Knowledge Management: Twitter notes

My current obsession is to find a way to better archive and manage all the stuff I learn on account of having a sieve for brains. I’m using Evernote at the moment, and currently, my thoughts are gathered in the classical jotty-downy-text-et-drawings-links-misc flurry of notes in notebooks, not too different from their physical pendant. It’s ok, but I’m thinking of switching to Bear for beauty reasons (because you absolutely should make things beautiful) and maybe also because I secretly want to start fresh – I considered Obsidian and Notion, but they seemed like overkill for my purposes. I’ve also recently taken the long-time-coming leap to declutter and reboot my Zotero for the literature and citations part of it all – I am in love with the browser extension and I can’t believe I haven’t been using it all this time. For more chronological thoughts and notes, I use this blog. So much about the structural set-up.

The notes themselves are a whole art of their own. I’m still figuring out how best to take them. It’s getting better, but I still find myself facing the good old useless notes issue that effected the creation of this blog in the first place. The only notes I’m really happy with are my glossary, and those that are actually already loosely snippeted into overleaf projects = being written up purposefully. Sigh. I, once again, have forgotten my own principles of project-based teaching. Summarising + synthesising is not enough for what I do, it takes purposeful output to remember and for it to be in a useful form later on. I’m happy with the way I read and the notes on the side of the paper, but if I don’t immediately incorporate them in something I’m writing at the moment, the transferred version in a notebook is, to a certain extent, doomed.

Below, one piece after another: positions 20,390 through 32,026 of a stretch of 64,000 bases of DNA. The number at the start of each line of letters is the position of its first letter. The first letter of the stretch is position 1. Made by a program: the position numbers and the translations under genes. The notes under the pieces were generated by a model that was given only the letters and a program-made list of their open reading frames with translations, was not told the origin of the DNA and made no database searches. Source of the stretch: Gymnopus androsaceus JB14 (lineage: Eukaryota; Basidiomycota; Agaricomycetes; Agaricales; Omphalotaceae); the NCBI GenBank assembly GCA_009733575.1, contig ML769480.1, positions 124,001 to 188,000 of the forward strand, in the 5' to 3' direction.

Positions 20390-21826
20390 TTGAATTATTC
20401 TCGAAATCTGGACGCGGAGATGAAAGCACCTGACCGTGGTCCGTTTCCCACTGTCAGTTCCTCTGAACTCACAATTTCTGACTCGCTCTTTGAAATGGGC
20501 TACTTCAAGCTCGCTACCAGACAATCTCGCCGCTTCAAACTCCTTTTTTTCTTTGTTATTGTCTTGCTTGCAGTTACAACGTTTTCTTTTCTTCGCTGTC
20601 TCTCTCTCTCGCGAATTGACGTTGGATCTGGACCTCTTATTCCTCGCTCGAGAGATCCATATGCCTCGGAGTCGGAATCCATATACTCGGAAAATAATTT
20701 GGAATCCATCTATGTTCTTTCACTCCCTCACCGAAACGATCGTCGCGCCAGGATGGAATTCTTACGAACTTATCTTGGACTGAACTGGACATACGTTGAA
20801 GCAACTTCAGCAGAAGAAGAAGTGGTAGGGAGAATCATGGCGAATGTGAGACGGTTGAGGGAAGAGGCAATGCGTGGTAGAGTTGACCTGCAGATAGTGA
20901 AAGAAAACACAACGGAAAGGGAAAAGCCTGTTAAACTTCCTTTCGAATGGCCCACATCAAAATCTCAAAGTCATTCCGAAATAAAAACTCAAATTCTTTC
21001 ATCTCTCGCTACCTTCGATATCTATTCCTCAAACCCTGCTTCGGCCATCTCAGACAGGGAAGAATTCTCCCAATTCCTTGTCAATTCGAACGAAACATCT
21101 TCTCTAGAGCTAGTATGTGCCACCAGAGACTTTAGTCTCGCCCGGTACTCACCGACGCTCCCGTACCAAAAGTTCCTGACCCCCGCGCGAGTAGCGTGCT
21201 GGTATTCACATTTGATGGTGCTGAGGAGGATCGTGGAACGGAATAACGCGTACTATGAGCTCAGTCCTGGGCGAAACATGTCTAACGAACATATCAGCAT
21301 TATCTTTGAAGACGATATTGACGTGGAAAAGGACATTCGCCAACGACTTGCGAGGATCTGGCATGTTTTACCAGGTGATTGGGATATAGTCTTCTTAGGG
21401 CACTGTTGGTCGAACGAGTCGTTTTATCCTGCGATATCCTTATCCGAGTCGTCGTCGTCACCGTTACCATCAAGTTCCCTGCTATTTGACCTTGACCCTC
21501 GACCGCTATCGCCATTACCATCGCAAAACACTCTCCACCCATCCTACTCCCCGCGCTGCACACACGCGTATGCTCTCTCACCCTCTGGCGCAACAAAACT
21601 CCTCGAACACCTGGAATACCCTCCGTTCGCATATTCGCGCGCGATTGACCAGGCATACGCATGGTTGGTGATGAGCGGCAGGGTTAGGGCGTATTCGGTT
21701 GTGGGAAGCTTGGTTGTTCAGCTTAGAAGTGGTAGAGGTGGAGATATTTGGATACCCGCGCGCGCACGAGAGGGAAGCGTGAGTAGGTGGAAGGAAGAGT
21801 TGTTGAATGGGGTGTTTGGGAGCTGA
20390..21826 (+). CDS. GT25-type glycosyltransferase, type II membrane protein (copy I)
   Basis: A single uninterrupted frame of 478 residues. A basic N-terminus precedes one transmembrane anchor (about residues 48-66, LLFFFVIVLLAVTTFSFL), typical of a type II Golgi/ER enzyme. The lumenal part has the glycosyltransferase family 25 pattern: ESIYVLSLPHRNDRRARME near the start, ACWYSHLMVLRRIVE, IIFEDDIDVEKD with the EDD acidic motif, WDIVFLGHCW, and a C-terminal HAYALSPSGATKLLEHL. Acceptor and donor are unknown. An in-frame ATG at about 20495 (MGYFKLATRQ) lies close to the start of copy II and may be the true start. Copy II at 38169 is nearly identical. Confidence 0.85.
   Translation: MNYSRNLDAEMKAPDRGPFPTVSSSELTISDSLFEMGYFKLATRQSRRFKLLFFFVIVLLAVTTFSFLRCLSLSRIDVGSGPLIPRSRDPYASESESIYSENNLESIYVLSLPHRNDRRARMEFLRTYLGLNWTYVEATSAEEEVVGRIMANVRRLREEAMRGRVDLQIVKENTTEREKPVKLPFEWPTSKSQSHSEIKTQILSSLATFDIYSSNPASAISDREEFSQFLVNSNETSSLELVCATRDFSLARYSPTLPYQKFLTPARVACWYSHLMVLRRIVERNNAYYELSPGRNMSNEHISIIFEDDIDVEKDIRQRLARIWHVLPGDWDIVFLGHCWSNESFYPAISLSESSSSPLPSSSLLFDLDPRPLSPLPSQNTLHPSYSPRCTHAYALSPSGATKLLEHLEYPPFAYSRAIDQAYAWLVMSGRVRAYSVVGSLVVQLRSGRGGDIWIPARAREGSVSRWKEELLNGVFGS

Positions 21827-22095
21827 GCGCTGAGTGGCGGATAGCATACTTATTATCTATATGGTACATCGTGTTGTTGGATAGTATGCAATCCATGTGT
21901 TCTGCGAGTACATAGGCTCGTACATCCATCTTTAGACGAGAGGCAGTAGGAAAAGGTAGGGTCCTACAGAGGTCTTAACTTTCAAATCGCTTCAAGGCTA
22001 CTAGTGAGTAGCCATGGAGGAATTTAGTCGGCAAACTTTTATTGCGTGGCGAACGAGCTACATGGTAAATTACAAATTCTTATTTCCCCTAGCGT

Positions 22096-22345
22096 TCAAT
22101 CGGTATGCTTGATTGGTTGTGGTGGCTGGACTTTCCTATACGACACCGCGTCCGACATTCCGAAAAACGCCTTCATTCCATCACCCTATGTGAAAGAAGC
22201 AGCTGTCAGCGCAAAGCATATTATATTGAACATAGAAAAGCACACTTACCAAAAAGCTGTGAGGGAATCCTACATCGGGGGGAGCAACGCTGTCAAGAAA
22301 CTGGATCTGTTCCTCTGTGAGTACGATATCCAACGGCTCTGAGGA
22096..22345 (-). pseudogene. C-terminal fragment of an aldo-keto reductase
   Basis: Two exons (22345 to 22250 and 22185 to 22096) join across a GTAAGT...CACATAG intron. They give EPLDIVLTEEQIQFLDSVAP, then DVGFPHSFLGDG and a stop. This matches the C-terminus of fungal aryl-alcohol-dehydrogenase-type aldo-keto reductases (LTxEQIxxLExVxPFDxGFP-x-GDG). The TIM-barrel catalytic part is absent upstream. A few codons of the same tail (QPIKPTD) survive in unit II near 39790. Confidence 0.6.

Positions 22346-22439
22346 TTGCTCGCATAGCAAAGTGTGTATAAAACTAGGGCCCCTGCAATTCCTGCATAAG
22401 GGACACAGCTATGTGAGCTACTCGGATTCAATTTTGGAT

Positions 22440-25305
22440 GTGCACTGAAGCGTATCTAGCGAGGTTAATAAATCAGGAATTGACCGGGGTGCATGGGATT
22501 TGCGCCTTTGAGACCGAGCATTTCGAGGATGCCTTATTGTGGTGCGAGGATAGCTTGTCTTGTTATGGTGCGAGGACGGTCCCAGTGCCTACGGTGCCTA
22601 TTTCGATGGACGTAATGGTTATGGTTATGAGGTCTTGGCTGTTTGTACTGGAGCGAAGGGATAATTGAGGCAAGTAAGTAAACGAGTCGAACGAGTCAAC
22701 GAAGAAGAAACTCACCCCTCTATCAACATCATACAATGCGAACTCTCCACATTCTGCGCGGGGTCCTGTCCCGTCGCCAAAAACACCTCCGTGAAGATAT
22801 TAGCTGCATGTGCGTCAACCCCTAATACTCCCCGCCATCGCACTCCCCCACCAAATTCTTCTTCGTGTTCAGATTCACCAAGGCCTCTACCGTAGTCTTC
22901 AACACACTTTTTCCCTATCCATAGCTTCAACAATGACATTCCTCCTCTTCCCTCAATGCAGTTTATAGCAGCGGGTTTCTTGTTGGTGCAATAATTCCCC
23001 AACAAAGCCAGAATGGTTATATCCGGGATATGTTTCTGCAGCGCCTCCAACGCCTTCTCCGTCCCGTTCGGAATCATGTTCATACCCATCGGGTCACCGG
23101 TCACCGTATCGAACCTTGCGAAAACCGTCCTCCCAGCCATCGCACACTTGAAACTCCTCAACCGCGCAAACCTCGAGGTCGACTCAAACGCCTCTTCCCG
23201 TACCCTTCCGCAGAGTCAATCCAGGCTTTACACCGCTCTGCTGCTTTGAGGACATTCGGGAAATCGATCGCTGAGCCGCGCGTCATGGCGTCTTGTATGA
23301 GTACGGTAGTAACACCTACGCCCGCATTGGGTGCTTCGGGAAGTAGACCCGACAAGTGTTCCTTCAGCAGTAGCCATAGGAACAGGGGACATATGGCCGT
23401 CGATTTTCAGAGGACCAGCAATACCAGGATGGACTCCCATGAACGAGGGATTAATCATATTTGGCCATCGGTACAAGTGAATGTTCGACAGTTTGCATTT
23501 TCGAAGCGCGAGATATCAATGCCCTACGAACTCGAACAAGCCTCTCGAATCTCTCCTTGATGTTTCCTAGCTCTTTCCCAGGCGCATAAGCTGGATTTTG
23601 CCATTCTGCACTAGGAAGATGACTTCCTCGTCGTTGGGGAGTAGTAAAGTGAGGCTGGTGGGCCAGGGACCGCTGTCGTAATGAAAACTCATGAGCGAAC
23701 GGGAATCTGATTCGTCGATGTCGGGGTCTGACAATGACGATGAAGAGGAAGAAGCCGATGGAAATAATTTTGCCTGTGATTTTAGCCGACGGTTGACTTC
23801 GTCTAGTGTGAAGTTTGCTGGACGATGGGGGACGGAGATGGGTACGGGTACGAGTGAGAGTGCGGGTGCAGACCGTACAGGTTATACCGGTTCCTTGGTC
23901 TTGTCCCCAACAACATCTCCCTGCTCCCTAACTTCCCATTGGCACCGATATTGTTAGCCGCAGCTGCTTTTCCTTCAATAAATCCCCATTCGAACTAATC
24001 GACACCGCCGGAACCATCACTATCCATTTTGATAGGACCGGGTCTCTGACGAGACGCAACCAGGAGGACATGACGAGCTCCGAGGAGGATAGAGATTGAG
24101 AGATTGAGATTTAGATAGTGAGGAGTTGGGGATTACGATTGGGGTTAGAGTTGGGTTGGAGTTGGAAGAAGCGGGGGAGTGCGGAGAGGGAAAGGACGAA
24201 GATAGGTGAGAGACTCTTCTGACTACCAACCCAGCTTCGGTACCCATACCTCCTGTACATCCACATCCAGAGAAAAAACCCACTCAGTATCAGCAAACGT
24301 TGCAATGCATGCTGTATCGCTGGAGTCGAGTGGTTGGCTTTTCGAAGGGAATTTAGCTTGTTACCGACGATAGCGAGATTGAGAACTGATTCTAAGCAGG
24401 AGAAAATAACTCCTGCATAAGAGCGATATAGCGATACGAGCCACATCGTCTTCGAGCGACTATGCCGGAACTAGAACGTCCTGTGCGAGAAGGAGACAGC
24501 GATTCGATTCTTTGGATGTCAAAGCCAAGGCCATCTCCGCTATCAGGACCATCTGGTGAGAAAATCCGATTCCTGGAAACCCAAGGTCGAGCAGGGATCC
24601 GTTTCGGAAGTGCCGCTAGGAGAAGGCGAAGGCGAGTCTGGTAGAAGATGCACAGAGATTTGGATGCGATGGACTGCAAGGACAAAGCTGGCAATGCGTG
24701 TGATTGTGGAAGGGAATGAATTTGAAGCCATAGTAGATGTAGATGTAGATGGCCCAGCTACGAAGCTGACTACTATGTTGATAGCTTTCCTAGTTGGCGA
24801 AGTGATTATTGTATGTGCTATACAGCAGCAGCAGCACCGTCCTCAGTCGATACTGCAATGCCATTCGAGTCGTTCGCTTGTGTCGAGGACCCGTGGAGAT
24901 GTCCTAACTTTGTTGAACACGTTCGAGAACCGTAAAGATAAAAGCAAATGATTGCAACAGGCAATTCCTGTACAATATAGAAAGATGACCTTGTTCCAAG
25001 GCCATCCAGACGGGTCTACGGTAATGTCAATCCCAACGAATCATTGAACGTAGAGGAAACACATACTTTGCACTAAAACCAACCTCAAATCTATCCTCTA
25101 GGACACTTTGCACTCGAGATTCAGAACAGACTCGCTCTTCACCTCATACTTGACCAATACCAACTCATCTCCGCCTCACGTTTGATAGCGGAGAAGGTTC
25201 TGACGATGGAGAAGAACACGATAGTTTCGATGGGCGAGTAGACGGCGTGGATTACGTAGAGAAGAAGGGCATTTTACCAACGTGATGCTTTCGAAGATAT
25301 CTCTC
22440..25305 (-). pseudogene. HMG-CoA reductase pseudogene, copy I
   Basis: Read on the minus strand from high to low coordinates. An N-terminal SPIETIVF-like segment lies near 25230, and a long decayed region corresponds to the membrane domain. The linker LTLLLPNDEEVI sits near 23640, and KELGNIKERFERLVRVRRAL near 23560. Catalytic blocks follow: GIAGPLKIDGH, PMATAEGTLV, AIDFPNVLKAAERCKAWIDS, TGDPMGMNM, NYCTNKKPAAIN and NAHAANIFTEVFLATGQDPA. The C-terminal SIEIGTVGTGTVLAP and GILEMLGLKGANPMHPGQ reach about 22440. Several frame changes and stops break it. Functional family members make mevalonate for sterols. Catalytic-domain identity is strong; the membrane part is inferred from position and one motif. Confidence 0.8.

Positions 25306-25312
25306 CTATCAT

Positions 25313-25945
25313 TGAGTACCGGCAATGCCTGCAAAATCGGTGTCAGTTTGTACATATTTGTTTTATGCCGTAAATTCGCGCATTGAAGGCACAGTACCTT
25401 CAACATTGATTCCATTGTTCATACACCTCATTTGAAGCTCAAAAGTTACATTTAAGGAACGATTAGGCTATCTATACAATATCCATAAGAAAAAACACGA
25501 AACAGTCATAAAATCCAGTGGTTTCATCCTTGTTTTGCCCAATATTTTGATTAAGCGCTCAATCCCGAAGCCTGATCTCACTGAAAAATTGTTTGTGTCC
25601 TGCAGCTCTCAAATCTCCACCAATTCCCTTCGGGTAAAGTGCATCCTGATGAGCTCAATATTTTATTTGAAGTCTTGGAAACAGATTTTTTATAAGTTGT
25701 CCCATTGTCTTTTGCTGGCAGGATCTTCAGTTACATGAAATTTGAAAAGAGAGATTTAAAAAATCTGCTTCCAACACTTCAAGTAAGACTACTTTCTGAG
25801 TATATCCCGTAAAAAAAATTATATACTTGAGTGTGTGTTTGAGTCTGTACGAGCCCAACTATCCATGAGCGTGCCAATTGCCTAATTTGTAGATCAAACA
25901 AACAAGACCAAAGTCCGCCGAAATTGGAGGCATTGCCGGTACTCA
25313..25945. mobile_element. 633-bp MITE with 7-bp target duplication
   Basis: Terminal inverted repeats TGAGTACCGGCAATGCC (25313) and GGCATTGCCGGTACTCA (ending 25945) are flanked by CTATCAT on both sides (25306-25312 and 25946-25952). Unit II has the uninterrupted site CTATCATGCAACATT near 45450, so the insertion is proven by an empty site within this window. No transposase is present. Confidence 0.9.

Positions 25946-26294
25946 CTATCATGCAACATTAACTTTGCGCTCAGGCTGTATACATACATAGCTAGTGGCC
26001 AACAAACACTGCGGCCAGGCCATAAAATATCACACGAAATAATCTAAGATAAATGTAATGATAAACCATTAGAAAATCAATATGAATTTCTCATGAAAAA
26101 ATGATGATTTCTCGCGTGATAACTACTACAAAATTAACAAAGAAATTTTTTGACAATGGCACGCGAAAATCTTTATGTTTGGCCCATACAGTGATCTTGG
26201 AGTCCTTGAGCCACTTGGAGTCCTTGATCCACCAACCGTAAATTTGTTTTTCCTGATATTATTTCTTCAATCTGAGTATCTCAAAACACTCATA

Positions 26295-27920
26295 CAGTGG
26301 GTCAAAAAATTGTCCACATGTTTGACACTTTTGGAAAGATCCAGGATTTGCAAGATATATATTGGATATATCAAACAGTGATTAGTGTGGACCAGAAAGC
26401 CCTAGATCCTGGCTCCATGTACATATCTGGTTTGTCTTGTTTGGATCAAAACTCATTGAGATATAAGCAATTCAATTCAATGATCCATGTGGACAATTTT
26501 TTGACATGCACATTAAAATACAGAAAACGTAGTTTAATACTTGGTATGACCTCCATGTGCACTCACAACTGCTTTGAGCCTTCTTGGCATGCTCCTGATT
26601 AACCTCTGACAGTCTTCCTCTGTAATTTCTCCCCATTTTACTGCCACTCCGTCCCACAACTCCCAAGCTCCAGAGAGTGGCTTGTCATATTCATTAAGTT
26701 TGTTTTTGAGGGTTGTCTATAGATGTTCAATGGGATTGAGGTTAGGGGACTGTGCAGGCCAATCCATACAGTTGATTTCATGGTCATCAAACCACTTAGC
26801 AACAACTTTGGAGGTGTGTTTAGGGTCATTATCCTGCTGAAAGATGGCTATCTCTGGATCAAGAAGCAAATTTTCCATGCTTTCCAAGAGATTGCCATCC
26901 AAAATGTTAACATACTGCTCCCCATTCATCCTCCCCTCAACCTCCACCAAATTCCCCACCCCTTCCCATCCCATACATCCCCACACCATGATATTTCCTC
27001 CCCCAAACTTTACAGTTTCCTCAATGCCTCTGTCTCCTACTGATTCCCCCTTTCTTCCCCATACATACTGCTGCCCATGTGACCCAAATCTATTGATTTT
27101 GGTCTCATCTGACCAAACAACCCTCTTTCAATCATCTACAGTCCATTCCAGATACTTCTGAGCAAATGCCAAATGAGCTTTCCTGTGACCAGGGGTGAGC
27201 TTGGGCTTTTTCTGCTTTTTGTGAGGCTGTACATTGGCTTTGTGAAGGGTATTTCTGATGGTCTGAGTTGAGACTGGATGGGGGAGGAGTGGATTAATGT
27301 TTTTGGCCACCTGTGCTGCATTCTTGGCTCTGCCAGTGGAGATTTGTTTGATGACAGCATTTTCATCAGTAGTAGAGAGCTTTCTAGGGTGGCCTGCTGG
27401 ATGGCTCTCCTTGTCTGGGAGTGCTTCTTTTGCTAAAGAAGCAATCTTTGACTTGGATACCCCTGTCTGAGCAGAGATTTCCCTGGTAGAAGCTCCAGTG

Enter Sabine Harrer‘s introductory Twitter notes on whiteness in games. I found them after listening to a talk on the topic, and found the idea of “telling a friend” in an easy accessible manner a brilliant way of non-contextual notekeeping. I have since processed some Phd-unrelated content I’ve absorbed on the side in the format of fact-attack instagram stories, and I’m a believer now: the little bit of extra effort that goes into sorting it out and creating a message for an imaginary public makes me not just better at understanding what’s relevant and interesting, but (in contrast to my usual processing practice of verbally telling long-suffering friends and family all the details) also leaves me with a handy little presentation for the future, complete with links and references.

Speaking of which, this is also food for thought on another level: My eternal annoyance with online misinformation, especially harmful health advice from self-proclaimed gurus, ties into this loosely: I have to be careful to make sure I provide evidence, I state my own limitations and context, and invite criticism.

As I write these lines, I find myself eating shitty soft bread with rancid peanut butter and some half-priced sour cherry jam from the institute fridge.

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